Along the wayWatson divorced (his ex went on to marry another pro golfer named Watson: Tom)and remarried. Denis and Susan Loggans, an attorney in Chicago, have fivechildren--including two sets of twins--ranging in ages from four to six.

What makes Watson'scomeback special is how long he has waited for it and how hard he has workedfor it. His career had just begun to blossom when he was struck down. He hadthree wins on Tour in 1984, including the World Series of Golf, which carried a10-year exemption. Twenty-three years later his career is once again showingsigns of growth. "It's wonderful to be playing golf again," he says."I feel lucky."

So does everyoneelse. The Ocean course isn't on next year's schedule.

• Follow thisweek's Memorial Tournament at GOLF.com.

Loss of the Boss

Although he made a name for himself at Oakmont, LorenRoberts won't be returning

ONE OF the highlights of Loren Roberts's career--a tiefor second after a playoff in the 1994 U.S. Open--occurred at Oakmont CountryClub, but while the Open will be returning there in two weeks, Roberts won'tbe. He admits that, yes, he considered trying to qualify for the championship,but that was before he learned that the course has been lengthened from 6,946to 7,230 yards. The 8th hole, for example, played at 252 yards in '94. Thisyear it could be as long as 288 yards, making it the longest par-3 inmajor-championship history. "I don't need that kind of frustration at myage," says the 51-year-old Roberts, who finished 12th in the Senior PGA."I'm simply going to enjoy being out on this tour."

An overachieving late bloomer, Roberts has been aconsistent money winner ($18 million) on two tours. He had eight victories onthe regular Tour--including two each at Bay Hill and in Milwaukee--and alreadyhas five wins on the Champions tour. But the sweltering '94 Open at Oakmontremains his one brush with history and the high-water mark of his career,runner-up finish notwithstanding. It was there that he got his nickname, theBoss of the Moss, after vaulting into contention with a seven-under-par 64 inthe third round, during which he one-putted 13 greens. "I made so many30-footers that Saturday, it was unbelievable," says Roberts. "DavidOgrin shouted 'Boss of the Moss!' across the locker room, some writers pickedit up, and it stuck."

On that day Roberts also schooled his playing partner, a24-year-old pro with a reputation for having a pretty fair short game. At thepar-3 16th hole, Roberts pulled his tee shot 60 feet to the left of the holewhile Phil Mickelson nearly flew his ball into the cup, stopping it four feetbeyond the hole. "I made mine from across the green, and Phil missed,"Roberts says. "That's the one I remember the most."

Roberts's rally really had begun the day before. After26 holes he was six over par and likely to miss the cut, but he then played thefinal 46 in 12 under. The cruel irony was that the Tour's best putter missed asix-footer for par on the 72nd hole that would have won the Open. Roberts sayshe has no regrets about the six-footer but today would take a mulligan on hisapproach shot on the hole, a low eight-iron right at the pin that landed on asmall, one-yard-long downslope in front of the green, kicking his ball over theputting surface. Had the approach landed a yard shorter or a yard longer,Roberts would've been sitting pretty. The bogey dropped him into a tie at sixunder and into an 18-hole Monday playoff with Ernie Els and ColinMontgomerie.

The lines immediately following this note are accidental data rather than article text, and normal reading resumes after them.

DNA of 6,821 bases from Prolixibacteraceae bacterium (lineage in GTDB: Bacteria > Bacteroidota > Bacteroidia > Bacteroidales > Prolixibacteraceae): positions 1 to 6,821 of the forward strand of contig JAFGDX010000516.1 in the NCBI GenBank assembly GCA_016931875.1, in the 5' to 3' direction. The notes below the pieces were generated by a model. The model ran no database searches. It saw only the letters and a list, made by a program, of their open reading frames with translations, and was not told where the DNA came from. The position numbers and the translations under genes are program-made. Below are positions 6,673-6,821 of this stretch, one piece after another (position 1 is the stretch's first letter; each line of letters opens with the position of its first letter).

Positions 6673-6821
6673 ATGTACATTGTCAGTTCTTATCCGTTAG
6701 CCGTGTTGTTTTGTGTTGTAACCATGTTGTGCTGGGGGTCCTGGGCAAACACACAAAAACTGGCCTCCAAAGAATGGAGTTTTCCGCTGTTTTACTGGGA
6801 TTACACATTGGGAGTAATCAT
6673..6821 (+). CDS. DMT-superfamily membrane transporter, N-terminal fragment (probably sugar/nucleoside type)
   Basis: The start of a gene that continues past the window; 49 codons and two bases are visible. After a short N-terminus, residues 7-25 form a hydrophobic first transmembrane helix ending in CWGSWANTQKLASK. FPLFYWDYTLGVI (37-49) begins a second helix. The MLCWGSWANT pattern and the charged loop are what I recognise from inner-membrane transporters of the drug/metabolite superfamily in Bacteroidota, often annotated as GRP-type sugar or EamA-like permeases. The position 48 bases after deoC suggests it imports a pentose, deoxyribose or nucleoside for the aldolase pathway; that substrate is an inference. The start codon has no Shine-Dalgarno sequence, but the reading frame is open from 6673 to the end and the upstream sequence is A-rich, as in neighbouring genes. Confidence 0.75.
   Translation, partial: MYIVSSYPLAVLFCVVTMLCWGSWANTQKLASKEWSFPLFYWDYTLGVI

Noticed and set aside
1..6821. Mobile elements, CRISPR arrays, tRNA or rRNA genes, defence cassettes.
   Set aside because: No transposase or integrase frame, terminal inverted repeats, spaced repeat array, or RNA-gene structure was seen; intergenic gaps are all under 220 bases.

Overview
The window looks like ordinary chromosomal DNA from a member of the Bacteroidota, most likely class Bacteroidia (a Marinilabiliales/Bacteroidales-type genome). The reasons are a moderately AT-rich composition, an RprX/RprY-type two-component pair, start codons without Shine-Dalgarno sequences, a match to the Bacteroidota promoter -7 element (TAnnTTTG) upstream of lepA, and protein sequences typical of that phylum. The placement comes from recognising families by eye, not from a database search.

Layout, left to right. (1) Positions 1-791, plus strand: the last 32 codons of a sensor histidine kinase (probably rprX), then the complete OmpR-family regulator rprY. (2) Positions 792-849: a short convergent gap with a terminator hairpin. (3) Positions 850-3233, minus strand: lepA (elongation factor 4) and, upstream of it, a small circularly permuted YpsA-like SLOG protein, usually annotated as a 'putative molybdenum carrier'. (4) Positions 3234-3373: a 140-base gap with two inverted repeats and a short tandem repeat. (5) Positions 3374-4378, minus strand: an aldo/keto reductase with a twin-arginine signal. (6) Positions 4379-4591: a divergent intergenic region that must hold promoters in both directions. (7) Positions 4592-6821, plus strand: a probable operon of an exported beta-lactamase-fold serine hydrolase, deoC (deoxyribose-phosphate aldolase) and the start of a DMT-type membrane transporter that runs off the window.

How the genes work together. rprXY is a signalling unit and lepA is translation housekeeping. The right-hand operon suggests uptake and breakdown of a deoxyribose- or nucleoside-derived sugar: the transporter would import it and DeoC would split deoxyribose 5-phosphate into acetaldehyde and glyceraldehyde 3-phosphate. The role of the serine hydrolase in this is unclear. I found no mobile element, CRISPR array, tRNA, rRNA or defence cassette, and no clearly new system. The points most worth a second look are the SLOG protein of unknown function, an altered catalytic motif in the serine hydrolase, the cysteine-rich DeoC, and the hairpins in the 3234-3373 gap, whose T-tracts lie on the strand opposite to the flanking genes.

Roberts liked his chances, and he still laughs when herecalls Montgomerie's showing up on another scorchingly hot day--the heat indexwas over 100°--in a navy-blue outfit. As for Els, he was only 25 and had neverwon in the U.S. In the words of Roberts's friend Mac O'Grady, Els was perceivedas "just a big Labrador retriever," too friendly to win a tournamentlike the Open.

Monty shot a 78 and was eliminated, while Els andRoberts had 74s and went to sudden death. On the second playoff hole Robertsdrove into the left rough and made bogey, giving Els, who made par, the firstof his two U.S. Open titles.

Thirteen years later Roberts hasn't even watched thehighlight video, much less visited Oakmont. "We had a mourning period,"he says. "We turned off the phone for three days and got past it. I wantedto move on."

He seems to have succeeded. "I don't worry abouthistory," Roberts says, chuckling. "I never have."

"Very sad, very sad," Romero said of his doubleat 14, "BUT IT'S O.K. GOLF IS LIKE THIS." (Not at most places, ElGato.)

PHOTO

David Bergman

UPLIFTING Watson overcame a rash of injuries to win his first major, at the treacherous Ocean course.

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Photograph taken from the MetLife Blimp

PHOTO

David Bergman

COAST CUTTER

Watson (inset) was one of only six players to break par at the wicked,windswept Ocean course.

TWO PHOTOS

MIKE EHRMANN/WIREIMAGE.COM (ROBERTS 2007); JACQUELINE DUVOISIN (ROBERTS 1994)

LIGHTS OUT Roberts drained everything in the '94 Open (right).

PHOTO

David Bergman

DUNE BUGGED Romero was caught and passed at the 14th, where his ball was one of many that plugged in a bunker.

PHOTO

David Bergman

GOOD TO THE LAST DROP Watson made a 10-footer on the 72nd hole to save par and wrap up a two-stroke victory.